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11 - 20 of 76 results for: artificial intelligence

COMM 180: Ethics, Public Policy, and Technological Change (CS 182, ETHICSOC 182, PHIL 82, POLISCI 182, PUBLPOL 182)

Examination of recent developments in computing technology and platforms through the lenses of philosophy, public policy, social science, and engineering. Course is organized around four main units: algorithmic decision-making and bias; data privacy and civil liberties; artificial intelligence and autonomous systems; and the power of private computing platforms. Each unit considers the promise, perils, rights, and responsibilities at play in technological developments. Prerequisite: CS106A.
Terms: Win | Units: 5 | UG Reqs: WAY-ER | Grading: Letter or Credit/No Credit

COMM 220: The Rise of Digital Culture (AMSTUD 120, COMM 120W)

From Snapchat to artificial intelligence, digital systems are reshaping our jobs, our democracies, our love lives, and even what it means to be human. But where did these media come from? And what kind of culture are they creating? To answer these questions, this course explores the entwined development of digital technologies and post-industrial ways of living and working from the Cold War to the present. Topics will include the historical origins of digital media, cultural contexts of their deployment and use, and the influence of digital media on conceptions of self, community, and state. Priority to juniors, seniors, and graduate students.
Terms: Spr | Units: 4-5 | Grading: Letter (ABCD/NP)
Instructors: Turner, F. (PI)

CS 22A: The Social & Economic Impact of Artificial Intelligence (INTLPOL 200)

Recent advances in computing may place us at the threshold of a unique turning point in human history. Soon we are likely to entrust management of our environment, economy, security, infrastructure, food production, healthcare, and to a large degree even our personal activities, to artificially intelligent computer systems. The prospect of "turning over the keys" to increasingly autonomous systems raises many complex and troubling questions. How will society respond as versatile robots and machine-learning systems displace an ever-expanding spectrum of blue- and white-collar workers? Will the benefits of this technological revolution be broadly distributed or accrue to a lucky few? How can we ensure that these systems are free of algorithmic bias and respect human ethical principles? What role will they play in our system of justice and the practice of law? How will they be used or abused in democratic societies and autocratic regimes? Will they alter the geopolitical balance of power, and change the nature of warfare? The goal of CS22a is to equip students with the intellectual tools, ethical foundation, and psychological framework to successfully navigate the coming age of intelligent machines.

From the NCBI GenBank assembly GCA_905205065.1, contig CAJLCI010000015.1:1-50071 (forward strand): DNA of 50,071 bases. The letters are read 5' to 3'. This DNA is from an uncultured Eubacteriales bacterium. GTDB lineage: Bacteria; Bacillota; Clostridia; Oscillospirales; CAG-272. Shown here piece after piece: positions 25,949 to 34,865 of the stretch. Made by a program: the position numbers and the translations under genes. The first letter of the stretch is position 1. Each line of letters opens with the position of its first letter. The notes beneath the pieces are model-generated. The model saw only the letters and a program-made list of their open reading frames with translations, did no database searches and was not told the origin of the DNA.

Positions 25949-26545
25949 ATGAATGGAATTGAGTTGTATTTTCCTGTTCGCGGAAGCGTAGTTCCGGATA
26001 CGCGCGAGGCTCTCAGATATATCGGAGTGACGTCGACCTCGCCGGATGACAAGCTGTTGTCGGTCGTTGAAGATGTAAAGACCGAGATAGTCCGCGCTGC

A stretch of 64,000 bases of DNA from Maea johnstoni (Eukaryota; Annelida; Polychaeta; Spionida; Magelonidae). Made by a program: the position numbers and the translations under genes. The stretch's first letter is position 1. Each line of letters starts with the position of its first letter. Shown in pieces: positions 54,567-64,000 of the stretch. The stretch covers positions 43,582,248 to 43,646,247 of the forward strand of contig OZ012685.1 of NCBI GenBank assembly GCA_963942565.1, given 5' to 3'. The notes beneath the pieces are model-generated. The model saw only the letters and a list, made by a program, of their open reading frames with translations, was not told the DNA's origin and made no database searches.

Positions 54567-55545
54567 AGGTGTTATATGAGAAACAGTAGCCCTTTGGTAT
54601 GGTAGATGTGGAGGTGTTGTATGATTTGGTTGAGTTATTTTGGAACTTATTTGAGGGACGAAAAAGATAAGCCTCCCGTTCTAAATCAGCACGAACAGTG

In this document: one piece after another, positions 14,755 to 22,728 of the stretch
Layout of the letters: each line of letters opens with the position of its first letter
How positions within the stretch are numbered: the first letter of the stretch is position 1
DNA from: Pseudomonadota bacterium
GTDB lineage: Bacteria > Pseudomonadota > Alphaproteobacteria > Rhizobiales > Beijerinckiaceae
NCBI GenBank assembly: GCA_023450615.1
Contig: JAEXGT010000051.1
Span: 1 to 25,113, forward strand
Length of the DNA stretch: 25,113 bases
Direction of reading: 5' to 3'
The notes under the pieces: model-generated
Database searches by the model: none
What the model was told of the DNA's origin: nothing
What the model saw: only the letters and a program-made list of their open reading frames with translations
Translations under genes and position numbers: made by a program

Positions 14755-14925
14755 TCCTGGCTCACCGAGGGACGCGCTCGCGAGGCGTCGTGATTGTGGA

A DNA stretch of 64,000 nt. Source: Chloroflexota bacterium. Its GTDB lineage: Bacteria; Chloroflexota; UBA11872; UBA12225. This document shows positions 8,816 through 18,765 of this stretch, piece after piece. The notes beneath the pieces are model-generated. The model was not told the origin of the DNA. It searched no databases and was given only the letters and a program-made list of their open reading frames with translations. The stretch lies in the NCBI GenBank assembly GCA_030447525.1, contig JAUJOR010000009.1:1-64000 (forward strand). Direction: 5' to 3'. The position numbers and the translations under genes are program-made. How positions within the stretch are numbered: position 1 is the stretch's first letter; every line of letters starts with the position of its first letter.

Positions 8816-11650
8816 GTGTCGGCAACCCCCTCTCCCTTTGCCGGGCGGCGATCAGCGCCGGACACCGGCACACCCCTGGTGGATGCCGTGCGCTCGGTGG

Terms: Win | Units: 1 | Grading: Satisfactory/No Credit
Instructors: Kaplan, J. (PI)

CS 28: Artificial Intelligence, Entrepreneurship and Society in the 21st Century and Beyond

Technical developments in artificial intelligence (AI) have opened up new opportunities for entrepreneurship, as well as raised profound longer term questions about how human societal and economic systems may be re­organized to accommodate the rise of intelligent machines. In this course, closely co­taught by a Stanford professor and a leading Silicon Valley venture capitalist, we will examine the current state of the art capabilities of existing artificial intelligence systems, as well as economic challenges and opportunities in early stage startups and large companies that could leverage AI. We will focus on gaps between business needs and current technical capabilities to identify high impact directions for the development of future AI technology. Simultaneously, we will explore the longer term societal impact of AI driven by inexorable trends in technology and entrepreneurship. The course includes guest lectures from leading technologists and entrepreneurs who employ AI in a variety of fields, including healthcare, education, self­driving cars, computer security, natural language interfaces, computer vision systems, and hardware acceleration.
Terms: Aut | Units: 2 | Grading: Satisfactory/No Credit
Instructors: Ganguli, S. (PI)

CS 182: Ethics, Public Policy, and Technological Change (COMM 180, ETHICSOC 182, PHIL 82, POLISCI 182, PUBLPOL 182)

Examination of recent developments in computing technology and platforms through the lenses of philosophy, public policy, social science, and engineering. Course is organized around four main units: algorithmic decision-making and bias; data privacy and civil liberties; artificial intelligence and autonomous systems; and the power of private computing platforms. Each unit considers the promise, perils, rights, and responsibilities at play in technological developments. Prerequisite: CS106A.